• The majority of the UK public is concerned about the potential discriminatory impact of vaccine passports.

Ada Lovelace Institute

Commission on Race and Ethnic Disparities report – health

A new report by the Commission on Race and Ethnic Disparities includes a chapter on health.

The chapter looks at how to understand disparities in health, with specific sections on life expectancy, conditions including cancer and diabetes, maternal mortality, mental health and targeting campaigns.

It says an analysis of available evidence into health disparities has shown how inappropriate it is to consider these issues under the term BAME as there are deep differences in the prevalence and outcome of some health conditions both between and within ethnic groups in the UK.

The report includes links to several evidence sources on health disparities.

Commission on Race and Ethnic Disparities

Getting UK health services back on track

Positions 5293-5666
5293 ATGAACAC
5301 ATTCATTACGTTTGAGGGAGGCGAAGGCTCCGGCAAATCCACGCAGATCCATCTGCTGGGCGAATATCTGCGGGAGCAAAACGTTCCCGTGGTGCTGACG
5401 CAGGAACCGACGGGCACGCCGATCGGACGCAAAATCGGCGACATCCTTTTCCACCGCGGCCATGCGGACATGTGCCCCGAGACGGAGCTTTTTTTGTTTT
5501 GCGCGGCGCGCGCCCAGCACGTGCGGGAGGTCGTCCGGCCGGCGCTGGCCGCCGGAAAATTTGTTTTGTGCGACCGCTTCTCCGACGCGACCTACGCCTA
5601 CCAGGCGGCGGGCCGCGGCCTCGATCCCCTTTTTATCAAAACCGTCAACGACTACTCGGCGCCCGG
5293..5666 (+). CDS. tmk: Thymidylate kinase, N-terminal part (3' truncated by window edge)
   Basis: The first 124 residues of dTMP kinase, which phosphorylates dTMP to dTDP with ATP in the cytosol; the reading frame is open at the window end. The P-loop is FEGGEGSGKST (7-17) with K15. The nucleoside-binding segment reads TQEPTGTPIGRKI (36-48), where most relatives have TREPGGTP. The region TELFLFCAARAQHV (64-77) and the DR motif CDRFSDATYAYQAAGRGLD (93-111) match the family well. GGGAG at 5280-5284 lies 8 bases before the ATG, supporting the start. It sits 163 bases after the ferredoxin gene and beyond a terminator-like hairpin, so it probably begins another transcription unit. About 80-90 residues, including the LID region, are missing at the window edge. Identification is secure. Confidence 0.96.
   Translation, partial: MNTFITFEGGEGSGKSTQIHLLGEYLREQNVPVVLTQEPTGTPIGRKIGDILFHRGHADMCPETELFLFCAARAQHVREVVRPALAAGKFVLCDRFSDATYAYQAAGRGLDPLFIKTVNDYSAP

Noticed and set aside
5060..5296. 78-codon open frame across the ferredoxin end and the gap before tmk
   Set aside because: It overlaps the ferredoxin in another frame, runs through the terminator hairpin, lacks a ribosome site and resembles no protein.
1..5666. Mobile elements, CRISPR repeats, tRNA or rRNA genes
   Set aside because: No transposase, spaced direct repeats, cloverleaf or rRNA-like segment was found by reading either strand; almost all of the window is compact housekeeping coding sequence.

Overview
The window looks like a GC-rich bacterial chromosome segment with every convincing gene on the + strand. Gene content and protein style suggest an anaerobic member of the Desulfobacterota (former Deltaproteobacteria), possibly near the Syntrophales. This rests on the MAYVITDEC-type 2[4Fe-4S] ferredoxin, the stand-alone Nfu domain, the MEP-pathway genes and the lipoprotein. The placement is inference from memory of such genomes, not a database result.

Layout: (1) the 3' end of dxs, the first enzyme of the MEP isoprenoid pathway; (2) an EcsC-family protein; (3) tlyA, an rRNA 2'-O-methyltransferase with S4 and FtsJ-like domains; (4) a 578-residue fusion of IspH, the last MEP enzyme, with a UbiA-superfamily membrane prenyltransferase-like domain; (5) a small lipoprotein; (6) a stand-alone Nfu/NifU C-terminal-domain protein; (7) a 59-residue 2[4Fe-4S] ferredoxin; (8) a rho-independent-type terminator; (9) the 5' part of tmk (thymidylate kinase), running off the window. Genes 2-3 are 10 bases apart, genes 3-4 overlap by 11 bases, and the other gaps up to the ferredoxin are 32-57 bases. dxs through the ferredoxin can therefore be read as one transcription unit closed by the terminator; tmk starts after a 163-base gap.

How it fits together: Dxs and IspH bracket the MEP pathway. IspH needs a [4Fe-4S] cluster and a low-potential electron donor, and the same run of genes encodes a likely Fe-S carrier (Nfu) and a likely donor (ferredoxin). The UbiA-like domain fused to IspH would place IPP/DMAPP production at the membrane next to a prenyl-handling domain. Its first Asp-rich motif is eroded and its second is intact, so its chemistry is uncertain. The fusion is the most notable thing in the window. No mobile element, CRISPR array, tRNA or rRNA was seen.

The BMA has published a report outlining a 'realistic approach' to tackling the backlog of non-COVID care.

Rest, recover, restore: Getting UK health services back on track calls for five actions to ensure services resume safely both for patients and those providing care:

  • All governments and system leaders to have an honest conversation with the public about the need for a realistic approach to restoring non-COVID care.
  • Health, safety, and mental wellbeing of the workforce to remain a top priority.
  • Additional resourcing to help tackle the backlog.
  • Measures to expand system capacity.
  • Measures to retain doctors and expand the medical workforce.


Update on Macmillan Publications Directory and Mac Voice

Macmillan has announced it is closing its online Publications Directory as a result of the COVID-19 pandemic.